Department of Transportation, the parent agency of the FAA and the
    Coast Guard, said his department is well aware of the threat posed by
    GPS jammers.
    The DOT's John A. Volpe Transportation Systems Center, in Cambridge,
    Mass., prepared a report in August 2001 that said, "Some jamming
    devices/techniques are available on the Internet and proliferation
    will continue, because a single device that could disrupt military and
    civil operations worldwide would be attractive to malicious
    governments and groups."
    As a result of that study, Mosley said, Transportation Secretary
    Norman Mineta last March ordered an "action plan" to protect civilian
    GPS signals and users by, among other things, "the transfer of
    appropriate antijam technology from the military to civil use." Mosley
    was unable say whether that technology transfer has occurred.
    Richard Langley, a GPS expert and professor of geodesy at the
    University of New Brunswick in Fredericton, New Brunswick, called the
    implications of home-brew GPS jammers "scary." But he expressed doubt
    that the Phrack jammer would be very effective against aircraft when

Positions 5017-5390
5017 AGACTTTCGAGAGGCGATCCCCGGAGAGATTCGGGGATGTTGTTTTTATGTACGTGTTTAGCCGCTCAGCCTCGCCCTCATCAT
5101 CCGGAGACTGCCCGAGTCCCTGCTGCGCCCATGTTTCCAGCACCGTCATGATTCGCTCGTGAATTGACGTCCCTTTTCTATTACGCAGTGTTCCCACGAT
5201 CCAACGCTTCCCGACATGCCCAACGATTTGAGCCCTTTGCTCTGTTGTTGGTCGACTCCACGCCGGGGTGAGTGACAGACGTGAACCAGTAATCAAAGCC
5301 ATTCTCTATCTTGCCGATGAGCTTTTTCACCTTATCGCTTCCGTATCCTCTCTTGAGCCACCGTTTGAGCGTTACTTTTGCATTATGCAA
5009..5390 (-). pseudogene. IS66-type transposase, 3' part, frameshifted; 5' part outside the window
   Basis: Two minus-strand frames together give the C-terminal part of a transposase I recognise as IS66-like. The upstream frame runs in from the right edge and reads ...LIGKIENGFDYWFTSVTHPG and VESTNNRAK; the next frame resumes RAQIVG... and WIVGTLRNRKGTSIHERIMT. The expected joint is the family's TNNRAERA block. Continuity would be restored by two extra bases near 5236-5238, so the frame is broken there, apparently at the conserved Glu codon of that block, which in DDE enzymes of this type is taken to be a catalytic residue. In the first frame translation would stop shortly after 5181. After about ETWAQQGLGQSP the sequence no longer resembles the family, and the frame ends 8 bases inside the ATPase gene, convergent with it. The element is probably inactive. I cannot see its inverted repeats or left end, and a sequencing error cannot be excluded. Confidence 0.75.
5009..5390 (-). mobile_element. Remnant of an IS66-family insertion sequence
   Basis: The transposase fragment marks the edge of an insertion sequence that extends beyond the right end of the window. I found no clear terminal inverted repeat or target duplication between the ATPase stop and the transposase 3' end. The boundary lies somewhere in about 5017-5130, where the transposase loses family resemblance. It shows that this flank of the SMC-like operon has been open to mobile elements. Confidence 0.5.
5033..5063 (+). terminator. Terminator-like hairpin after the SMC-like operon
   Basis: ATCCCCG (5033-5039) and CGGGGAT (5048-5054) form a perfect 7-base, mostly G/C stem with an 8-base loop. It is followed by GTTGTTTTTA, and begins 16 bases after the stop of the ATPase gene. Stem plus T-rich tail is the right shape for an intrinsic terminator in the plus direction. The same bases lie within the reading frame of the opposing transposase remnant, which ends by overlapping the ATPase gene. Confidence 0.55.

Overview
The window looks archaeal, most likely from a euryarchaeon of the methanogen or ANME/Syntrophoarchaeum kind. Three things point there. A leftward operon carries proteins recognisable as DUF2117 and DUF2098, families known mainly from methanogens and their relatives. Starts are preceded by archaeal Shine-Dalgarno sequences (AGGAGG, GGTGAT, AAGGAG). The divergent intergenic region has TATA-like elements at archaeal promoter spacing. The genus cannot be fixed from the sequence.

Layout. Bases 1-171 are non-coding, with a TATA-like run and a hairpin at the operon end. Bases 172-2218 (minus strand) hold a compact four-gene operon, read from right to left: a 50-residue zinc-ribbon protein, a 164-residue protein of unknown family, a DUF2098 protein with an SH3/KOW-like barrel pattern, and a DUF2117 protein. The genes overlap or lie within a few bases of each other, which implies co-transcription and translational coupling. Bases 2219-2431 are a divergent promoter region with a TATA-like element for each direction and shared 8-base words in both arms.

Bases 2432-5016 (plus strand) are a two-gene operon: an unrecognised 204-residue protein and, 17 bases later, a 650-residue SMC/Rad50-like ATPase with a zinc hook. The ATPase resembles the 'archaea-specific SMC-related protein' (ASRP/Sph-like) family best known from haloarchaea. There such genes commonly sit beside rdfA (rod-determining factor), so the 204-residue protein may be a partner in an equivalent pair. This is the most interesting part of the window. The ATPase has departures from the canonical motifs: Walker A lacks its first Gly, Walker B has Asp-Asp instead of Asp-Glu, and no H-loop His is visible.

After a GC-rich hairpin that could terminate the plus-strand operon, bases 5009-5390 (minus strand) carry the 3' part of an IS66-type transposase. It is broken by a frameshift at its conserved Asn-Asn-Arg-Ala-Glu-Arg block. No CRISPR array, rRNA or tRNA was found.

used from the ground. However, Langley noted that if a terrorist used
    the jammer from on board an aircraft, it would extend the range and
    "hence the effectiveness of the jammer."
    James Miller, program manager for GPS at United Air Lines Inc., said
    the loss of a GPS signal in a commercial aircraft wouldn't "cause a
    catastrophic event," because airliners operate with multiple
    navigation systems. But loss of a GPS signal by general aviation
    aircraft flying solely on GPS could be "quite challenging," he said.
    Warren Morningstar, a spokesman for the Aircraft Owners and Pilots
    Association in Frederick, Md., said general aviation pilots don't use
    GPS as their sole navigation source and called the potential of
    jamming a "nuisance" rather than a safety hazard.
    "You need to take it seriously anytime there is publicity about things
    that could disrupt the critical infrastructure," said Mike Swiek,
    executive director of the U.S. GPS Industry Council in Washington.  
    But, Swiek said, "there is no need for panic. All the GPS systems are
    monitored for any type of interference." Swiek noted that while "any
    garden-variety radio engineer" has the knowledge to build a GPS
    jammer, there have been few reports of any attacks against GPS
    Gabe Neville, a spokesman for Rep. Joseph Pitts, (R-Penn.),
    co-chairman of the House Electronic Warfare Working Group, said news
    of the Phrack story about jamming indicates that GPS jamming
    technology is "easily available" and that the Pentagon needs to beef
    up its electronic warfare research and development budget. But Neville
    said he doubts a homemade jammer could cause as much damage or
    disruption as systems acquired and operated by foreign governments.